One aspect of his company that Joachim is proud of is that it is completely bootstrapped. “We have no outside investors, we have no debt whatsoever,” he said. Because funeralOne has no one to answer to (with the exception of themselves and their customers) it can focus on taking a long-term approach rather than churning out sub-par products to keep investors happy.

Marketing team members Krystal, Rochelle and David brainstorm some new ideas for funeralOne.

Marketing team members Krystal, Rochelle and David brainstorm some new ideas for funeralOne.

“Through creating great products and basically, products that were very successful, we were able to fund our own growth through customers,” Joachim said. “And when you think of it that way, it always made us stay true to making products that made a difference. And then the by-product was always that the money comes with it.”

However, it seems that outside sources are pretty interested in what Joachim is doing: Not a week goes by that someone isn’t trying to acquire or invest in the company. And, Joachim laughed, “Not a week goes by that someone doesn’t start a rumor that we’re selling or cashing out.” But Joachim isn’t interested in cashing in his chips just yet.

“We’re just getting started,” he said. “Making that long-term commitment to changing things is what drives us.” Joachim and his team are on a mission to make an impact, and believe there is much more to be done within the funeral industry, and that cashing out now would be selling themselves short. “The future for what can happen in this profession is amazing, and we want to see that through,” he said.

Joe’s Business Tips

Joe Joachim working hands-on with his interactive design team.

Joe Joachim working hands-on with his interactive design team.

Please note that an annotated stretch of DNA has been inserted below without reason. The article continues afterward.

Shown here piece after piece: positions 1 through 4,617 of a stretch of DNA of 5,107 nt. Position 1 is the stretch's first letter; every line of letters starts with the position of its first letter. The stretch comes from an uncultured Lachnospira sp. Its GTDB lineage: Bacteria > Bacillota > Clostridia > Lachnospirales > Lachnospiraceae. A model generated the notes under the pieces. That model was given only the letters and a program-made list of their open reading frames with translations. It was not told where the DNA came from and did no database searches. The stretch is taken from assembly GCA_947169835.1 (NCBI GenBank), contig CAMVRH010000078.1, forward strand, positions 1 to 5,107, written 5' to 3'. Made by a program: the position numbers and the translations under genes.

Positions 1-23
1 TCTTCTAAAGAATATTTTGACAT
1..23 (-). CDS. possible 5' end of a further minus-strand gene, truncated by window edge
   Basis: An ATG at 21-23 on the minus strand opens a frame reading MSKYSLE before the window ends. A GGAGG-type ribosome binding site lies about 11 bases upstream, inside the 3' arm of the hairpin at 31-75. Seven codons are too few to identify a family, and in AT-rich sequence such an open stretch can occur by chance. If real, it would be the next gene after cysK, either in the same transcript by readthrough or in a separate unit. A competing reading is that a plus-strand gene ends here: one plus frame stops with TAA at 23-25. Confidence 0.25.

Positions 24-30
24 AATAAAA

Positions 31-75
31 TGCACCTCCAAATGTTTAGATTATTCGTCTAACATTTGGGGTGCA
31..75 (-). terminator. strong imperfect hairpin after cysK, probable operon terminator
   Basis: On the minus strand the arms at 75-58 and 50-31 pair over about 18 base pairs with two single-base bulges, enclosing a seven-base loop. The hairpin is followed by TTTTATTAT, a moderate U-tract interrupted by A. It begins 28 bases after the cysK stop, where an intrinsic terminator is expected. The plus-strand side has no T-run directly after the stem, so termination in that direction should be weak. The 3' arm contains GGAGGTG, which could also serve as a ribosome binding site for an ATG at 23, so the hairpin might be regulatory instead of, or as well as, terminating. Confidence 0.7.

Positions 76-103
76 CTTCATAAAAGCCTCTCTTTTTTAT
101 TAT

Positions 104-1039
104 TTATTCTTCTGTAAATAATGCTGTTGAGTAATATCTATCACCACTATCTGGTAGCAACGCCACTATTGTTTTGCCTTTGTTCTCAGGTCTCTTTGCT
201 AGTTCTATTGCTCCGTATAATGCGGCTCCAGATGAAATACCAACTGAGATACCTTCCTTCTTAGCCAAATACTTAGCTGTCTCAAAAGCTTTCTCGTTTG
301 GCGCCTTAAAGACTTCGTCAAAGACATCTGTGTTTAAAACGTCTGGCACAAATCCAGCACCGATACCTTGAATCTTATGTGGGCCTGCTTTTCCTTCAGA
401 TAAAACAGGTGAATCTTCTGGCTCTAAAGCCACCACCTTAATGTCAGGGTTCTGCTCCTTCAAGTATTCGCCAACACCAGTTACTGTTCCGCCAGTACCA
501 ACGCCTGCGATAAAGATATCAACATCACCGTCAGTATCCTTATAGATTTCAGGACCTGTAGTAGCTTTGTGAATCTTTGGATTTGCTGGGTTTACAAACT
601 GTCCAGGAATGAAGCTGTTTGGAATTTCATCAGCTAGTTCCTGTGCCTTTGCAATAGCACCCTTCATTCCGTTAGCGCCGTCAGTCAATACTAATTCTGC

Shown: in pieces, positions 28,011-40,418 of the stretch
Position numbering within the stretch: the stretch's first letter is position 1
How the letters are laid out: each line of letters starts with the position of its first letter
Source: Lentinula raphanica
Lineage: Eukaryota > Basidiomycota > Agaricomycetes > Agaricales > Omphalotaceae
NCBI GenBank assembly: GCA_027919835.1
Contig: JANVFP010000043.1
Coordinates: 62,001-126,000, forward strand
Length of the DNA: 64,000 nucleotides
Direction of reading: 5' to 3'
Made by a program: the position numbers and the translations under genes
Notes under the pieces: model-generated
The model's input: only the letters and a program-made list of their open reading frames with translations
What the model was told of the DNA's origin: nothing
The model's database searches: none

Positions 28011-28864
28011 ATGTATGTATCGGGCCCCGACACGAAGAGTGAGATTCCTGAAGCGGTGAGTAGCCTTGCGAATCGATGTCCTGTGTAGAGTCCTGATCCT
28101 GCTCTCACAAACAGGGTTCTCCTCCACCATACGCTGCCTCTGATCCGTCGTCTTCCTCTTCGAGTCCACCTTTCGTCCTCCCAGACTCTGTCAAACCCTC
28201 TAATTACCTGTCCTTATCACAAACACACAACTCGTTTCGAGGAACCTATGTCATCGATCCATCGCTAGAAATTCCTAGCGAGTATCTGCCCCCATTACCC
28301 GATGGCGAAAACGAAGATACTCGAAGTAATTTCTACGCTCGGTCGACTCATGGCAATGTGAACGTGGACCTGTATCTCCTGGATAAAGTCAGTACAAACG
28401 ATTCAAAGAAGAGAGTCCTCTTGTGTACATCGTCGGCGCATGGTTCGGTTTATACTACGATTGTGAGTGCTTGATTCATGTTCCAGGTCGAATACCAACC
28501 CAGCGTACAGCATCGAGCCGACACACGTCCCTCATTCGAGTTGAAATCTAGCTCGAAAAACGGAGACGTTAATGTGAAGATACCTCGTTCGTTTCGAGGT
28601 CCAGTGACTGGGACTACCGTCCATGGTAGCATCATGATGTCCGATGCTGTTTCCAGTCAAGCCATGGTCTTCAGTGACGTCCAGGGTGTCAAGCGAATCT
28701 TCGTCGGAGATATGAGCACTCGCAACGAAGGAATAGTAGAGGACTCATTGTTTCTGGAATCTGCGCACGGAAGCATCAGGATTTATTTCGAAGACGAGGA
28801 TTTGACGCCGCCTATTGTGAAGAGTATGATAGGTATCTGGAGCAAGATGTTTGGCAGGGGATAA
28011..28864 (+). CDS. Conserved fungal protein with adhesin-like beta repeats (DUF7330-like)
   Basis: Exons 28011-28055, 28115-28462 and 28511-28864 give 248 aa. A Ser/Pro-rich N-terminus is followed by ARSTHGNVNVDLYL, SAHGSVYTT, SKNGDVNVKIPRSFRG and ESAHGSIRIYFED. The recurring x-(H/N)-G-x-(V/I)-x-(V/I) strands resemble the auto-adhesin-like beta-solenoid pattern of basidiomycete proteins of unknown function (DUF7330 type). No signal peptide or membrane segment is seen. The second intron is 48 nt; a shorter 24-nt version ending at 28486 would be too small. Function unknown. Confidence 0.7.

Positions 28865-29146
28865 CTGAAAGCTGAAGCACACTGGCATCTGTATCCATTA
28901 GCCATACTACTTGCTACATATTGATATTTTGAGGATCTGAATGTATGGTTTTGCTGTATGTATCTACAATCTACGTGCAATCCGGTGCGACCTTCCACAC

It starts with a vision

Specifically, a vision that is focused on solving a problem. “One of the most helpful things people can do, as far as creating a business, is think of an issue they have. Because there’s a good chance they’re not the only person that has that issue,” Joachim said.

Don’t make your product vanilla

As the old saying goes, you can’t please everybody all the time. “We understand that our products are not made to be everything to everybody,” Joachim said. He acknowledged that funeralOne has to say ‘no’ to a lot of requests, because by saying ‘yes’ to everything, they would not be innovative. “For the people that love us, they love us. And for the people that don’t like us, we’re just not a good fit,” Joachim said.

Surround yourself with good people

“You’re only as good, and you can only scale as much, as your core team around you,” Joachim said. “If you have a great culture, it’s amazing what that army of people will actually do for the company.”

Measure your data

“If you can’t measure it in life, you can’t fix it,” Joachim said. Describing funeralOne as being data-driven, Joachim and his team are focused on measuring how consumers are using their products and using that information to improve and hone their offerings.

Stay committed

Don’t be afraid to make mistakes, and don’t give up when you do make mistakes. “The faster you fail, the faster you learn,” Joachim said. And even though you aren’t going to be perfect, as long as you’re transparent with your customers and share the good and the bad, “they’ll stick with you, and you’ll get through it.”

To learn more about Joe Joachim and funeralOne, click here or call (800) 798-2575.

Joe Joachim


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  1. Lynne Houston

    Love this post and the Title is perfect. Congrats on making the Cover of FD Magazine Joachim. You look GREAT!! Look forward to keeping in touch with your blog.
    -Lynne Houston

  2. Krystal

    Thanks for the wonderful comments Lynn! We appreciate it, Joey had a blast doing the shoot and story!